Development aid to fragile states: greatest need, highest risk
In 2019, seven of the ten countries that received the most development aid from Norway are affected by conflict. There are significant risks associated with this type of engagement. Risks are particularly associated with possibilities of harming people and the environment, lack of results, non-compliance, unintended negative consequences of the engagement and duty of care. Norway has stated that Norwegian engagement and humanitarian support must entail a high threshold for risk because of the enormous human and financial costs associated with long-term conflicts.
Norway took risks in Somalia
Somalia has been plagued by civil war and repeated droughts and floods since the 1990s, and has been receiving humanitarian assistance for many years. Since the formation of the federal government in 2012, international support for the country has increased significantly.
The objectives of the Norwegian engagement in Somalia is to a) support statebuilding and stabilisation, b) support peace and reconciliation, and protect civilians, c) respond to humanitarian crises and d) contribute to inclusive growth, job creation and social development.
The evaluation found that Norway took a high risk by, for example, supporting the establishment of the Special Financing Facility. Through this initiative, Norway helped enable the Somali state to perform basic functions such as paying wages to government employees.
This support came at a time when other donors would not cooperate directly with the Somali government. The fact that Norway took the risk of supporting the initiative contributed to stabilisation, which has been an important goal for Norway’s engagement in Somalia, and is in line with its strategy for engagement in fragile states and regions.
- Download the report: Evaluation of Norway’s Engagement in Somalia 2012–2018
This is highlighted in the new evaluation of Norwegian support to Somalia in the period 2012–2018. The evaluation is part of a broader effort by Norad’s Evaluation Department to evaluate the Norwegian engagement in fragile states.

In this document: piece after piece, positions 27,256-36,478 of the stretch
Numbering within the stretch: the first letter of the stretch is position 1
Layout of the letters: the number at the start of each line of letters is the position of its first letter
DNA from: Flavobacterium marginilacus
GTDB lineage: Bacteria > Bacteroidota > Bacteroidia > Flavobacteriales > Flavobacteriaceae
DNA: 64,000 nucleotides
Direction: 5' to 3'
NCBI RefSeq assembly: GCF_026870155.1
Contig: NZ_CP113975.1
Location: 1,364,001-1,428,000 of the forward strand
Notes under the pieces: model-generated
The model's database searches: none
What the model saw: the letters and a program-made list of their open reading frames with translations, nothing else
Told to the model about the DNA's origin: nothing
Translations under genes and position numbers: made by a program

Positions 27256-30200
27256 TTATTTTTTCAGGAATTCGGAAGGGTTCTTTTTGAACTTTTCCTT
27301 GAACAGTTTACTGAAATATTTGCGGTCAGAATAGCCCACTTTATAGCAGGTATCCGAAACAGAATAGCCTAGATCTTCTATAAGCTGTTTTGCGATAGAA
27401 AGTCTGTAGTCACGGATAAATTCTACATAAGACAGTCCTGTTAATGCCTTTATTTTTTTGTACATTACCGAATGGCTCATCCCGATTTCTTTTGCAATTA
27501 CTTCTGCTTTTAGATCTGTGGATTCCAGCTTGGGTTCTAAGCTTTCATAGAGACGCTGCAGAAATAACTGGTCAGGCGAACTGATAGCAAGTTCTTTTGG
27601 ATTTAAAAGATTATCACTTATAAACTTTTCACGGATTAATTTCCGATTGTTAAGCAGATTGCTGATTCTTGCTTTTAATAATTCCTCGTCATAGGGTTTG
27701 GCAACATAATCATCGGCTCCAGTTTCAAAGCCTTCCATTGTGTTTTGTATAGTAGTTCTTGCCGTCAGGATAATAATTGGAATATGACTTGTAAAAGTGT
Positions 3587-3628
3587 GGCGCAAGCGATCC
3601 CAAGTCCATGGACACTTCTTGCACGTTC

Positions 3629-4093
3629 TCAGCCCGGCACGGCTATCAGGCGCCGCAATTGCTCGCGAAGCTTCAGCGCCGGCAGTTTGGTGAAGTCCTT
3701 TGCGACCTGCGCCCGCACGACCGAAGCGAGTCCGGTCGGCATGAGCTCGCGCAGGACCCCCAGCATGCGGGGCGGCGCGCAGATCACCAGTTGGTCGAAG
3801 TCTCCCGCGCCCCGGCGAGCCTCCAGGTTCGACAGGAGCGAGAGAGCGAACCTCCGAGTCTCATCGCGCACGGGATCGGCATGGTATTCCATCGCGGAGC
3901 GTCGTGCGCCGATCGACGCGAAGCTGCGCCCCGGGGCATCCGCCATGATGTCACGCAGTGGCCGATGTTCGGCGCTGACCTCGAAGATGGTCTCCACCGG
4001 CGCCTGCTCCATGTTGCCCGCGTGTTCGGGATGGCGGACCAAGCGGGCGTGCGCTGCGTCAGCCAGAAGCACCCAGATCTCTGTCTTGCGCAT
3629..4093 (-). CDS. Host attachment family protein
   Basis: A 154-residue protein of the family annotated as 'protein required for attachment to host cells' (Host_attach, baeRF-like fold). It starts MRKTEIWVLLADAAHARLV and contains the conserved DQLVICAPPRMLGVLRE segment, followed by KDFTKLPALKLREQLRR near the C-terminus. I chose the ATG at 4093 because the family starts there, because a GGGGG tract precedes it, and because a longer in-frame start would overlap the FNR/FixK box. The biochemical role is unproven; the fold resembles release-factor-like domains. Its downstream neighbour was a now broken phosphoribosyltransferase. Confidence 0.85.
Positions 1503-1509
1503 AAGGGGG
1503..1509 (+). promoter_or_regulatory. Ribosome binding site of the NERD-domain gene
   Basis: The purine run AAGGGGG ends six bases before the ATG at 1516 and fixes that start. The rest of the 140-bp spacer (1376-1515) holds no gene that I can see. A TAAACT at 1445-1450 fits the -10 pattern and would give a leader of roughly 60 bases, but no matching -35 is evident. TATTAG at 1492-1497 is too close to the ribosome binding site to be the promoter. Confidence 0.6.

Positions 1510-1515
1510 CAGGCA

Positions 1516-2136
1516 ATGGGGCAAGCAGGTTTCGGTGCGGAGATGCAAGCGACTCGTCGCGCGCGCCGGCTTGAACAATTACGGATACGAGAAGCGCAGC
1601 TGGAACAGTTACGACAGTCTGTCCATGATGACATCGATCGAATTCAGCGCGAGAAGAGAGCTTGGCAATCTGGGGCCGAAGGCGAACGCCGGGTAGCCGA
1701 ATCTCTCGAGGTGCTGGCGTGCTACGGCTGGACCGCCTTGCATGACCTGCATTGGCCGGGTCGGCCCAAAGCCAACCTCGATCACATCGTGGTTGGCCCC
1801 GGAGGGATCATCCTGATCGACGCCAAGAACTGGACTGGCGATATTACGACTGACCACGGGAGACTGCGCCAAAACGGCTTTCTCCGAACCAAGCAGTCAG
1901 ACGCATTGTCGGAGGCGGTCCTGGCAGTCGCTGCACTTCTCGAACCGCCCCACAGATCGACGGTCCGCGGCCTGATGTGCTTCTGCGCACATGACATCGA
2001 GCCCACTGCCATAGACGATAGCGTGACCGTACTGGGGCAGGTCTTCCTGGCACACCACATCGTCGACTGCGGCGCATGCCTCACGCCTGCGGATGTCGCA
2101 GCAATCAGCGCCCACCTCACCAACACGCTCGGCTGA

The evaluation finds that the Norwegian government was aware that various risks could arise during the work in Somalia. However, there is no indication that Norway has carried out systematic risk assessments of potential dilemmas or documented how risk should be managed.
The evaluation found that Norway faced a number of dilemmas in Somalia, one of which is related to whether it should support the Somali government, which was neither fully inclusive nor representative. Another dilemma was how Norway should deal with Somaliland – which has declared independence – while supporting a “whole of Somalia” state-building process. A third dilemma was how to ensure humanitarian support when there is a high risk of aid divergence and of it not reaching the target group.
Clear risk assessments recommended
Based on the report’s findings, the Evaluation Department recommends clarifying the procedures, practices and implementation related to risk assessments.
Risk assessments should show what constitutes an acceptable risk, how it should be managed, any mitigating measures and at what time these should be implemented.
The Evaluation Department invites to a debate on Thursday 29 October from 11 CET on the Norwegian engagement in fragile states, risk assessments and how these can be improved.
- Sign up for the webinar: Managing risks in fragile states